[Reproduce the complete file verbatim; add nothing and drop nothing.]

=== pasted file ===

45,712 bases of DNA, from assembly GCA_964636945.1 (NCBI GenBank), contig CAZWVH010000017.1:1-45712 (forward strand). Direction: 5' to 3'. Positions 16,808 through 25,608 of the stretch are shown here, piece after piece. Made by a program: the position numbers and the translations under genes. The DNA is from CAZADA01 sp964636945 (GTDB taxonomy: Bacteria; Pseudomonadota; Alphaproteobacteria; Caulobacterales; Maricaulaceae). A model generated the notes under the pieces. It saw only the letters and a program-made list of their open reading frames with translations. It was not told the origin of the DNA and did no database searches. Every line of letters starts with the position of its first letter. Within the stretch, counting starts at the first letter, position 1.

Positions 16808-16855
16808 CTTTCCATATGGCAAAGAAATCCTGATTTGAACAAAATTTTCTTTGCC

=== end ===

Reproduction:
45,712 bases of DNA, from assembly GCA_964636945.1 (NCBI GenBank), contig CAZWVH010000017.1:1-45712 (forward strand). Direction: 5' to 3'. Positions 16,808 through 25,608 of the stretch are shown here, piece after piece. Made by a program: the position numbers and the translations under genes. The DNA is from CAZADA01 sp964636945 (GTDB taxonomy: Bacteria; Pseudomonadota; Alphaproteobacteria; Caulobacterales; Maricaulaceae). A model generated the notes under the pieces. It saw only the letters and a program-made list of their open reading frames with translations. It was not told the origin of the DNA and did no database searches. Every line of letters starts with the position of its first letter. Within the stretch, counting starts at the first letter, position 1.

Positions 16808-16855
16808 CTTTCCATATGGCAAAGAAATCCTGATTTGAACAAAATTTTCTTTGCC